Struggling dairy farmers across the UK are to receive a one-off payment to help ease their cash-flow problems caused by the volatile price of milk, the government announced today.
Farmers in the four nations of the UK will receive a cut of £26.2m between them. The Rural Payments Agency (RPA) plans to ensure the aid reaches farmers' bank accounts in December.
In England and Wales, the one-off payment for an average-sized dairy farm would come out at around £1,800 per farmer.
In Northern Ireland farmers will be allocated, on average, just short of £2,000. In Scotland, because they have larger dairy units on average, it will be just over £2,500.
It comes after months of stress for the dairy sector, resulting in widespread protests and blockades directed at some of the UK's biggest supermarkets, including Morrisons. This grocer has today launched a premium "milk for farmers" range, which will return 23p per four-pint bottle of milk directly to farmers supplier and cooperative Arla.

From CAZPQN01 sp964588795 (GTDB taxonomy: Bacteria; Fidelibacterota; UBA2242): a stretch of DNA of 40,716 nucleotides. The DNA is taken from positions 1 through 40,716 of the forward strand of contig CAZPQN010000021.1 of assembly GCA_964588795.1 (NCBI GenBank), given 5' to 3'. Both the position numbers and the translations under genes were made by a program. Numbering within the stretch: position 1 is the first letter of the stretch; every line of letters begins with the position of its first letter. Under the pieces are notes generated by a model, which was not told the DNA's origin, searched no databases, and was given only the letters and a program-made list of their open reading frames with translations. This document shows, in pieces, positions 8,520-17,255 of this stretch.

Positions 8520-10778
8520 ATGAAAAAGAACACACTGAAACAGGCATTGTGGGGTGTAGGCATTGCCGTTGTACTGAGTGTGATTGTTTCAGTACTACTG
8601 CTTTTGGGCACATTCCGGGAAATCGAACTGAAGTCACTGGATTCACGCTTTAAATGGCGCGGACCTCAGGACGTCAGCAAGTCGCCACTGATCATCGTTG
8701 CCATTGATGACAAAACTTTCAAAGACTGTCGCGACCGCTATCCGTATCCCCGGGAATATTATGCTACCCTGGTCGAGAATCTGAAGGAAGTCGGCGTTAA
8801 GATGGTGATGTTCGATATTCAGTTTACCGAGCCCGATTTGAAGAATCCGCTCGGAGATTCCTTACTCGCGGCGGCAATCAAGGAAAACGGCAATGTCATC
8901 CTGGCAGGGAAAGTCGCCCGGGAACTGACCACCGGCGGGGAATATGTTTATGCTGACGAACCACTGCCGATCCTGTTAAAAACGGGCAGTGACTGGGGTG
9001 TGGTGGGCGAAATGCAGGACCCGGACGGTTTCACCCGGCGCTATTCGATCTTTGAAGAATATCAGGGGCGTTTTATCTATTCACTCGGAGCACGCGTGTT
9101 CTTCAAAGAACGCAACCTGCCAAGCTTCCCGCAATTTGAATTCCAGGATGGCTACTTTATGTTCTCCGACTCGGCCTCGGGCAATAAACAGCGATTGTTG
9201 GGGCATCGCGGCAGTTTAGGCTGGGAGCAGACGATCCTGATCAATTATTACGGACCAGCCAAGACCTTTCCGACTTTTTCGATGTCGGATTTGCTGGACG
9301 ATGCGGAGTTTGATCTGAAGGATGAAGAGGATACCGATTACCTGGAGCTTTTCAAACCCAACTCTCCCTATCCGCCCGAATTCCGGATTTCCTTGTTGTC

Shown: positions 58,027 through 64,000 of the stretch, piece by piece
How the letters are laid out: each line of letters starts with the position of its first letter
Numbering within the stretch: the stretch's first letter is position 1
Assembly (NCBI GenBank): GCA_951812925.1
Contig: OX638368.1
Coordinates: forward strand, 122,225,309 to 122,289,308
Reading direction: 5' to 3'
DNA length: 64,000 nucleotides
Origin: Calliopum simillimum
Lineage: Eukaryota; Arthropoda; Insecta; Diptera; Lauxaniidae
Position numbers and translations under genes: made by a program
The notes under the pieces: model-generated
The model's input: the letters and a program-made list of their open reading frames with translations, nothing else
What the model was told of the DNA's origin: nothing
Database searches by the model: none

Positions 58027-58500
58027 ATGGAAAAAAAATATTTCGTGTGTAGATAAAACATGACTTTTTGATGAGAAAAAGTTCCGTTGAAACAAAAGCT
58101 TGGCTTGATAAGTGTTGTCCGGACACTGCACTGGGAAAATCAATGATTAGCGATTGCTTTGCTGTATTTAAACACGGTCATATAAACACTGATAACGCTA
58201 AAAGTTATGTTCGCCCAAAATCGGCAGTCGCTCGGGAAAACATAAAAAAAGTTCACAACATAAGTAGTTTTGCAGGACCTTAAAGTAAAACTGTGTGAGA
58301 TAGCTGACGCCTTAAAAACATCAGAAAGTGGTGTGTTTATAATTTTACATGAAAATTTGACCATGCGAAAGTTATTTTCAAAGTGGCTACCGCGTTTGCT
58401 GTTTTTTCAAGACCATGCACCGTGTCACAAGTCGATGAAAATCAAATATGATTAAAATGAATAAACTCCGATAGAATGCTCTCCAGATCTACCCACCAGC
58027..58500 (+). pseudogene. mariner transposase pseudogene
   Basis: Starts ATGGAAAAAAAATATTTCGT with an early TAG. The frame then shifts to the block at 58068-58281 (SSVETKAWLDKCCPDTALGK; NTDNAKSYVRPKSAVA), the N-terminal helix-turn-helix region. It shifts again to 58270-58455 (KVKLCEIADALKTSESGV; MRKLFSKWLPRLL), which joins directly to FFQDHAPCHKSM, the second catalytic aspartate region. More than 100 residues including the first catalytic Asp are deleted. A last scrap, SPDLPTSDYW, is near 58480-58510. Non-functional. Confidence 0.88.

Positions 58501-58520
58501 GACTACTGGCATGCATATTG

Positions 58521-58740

UK farming minister George Eustice said: "We recognise that many dairy farmers in the UK are suffering financially at the moment and the support will offer some relief.
"Dairy farmers are a vital part of our £100bn food and farming industry and I’m pleased to confirm that ministers across the union have agreed to distribute the aid in the simplest way – linked to milk production – to ensure the RPA can get this money into farmers’ bank accounts promptly."
Eustice is this week attending the world's largest food and drink fair Anuga to promote British food and farming exports.
Environment secretary Liz Truss will also lead a trade delegation to China next month – including eight British dairy businesses – to promote quality British products to this growing market.
She said: "While it’s right that the immediate focus is on support for farmers’ cash-flow it is equally important that we help build for the long term. Developing a futures market will help farmers manage volatility and we are pleased that the commission is taking this forward.
"We are also working with the commission to look at ways of bringing greater fairness and transparency to the supply chain, using the success of our Groceries Code Adjudicator as a model that could benefit the whole of Europe."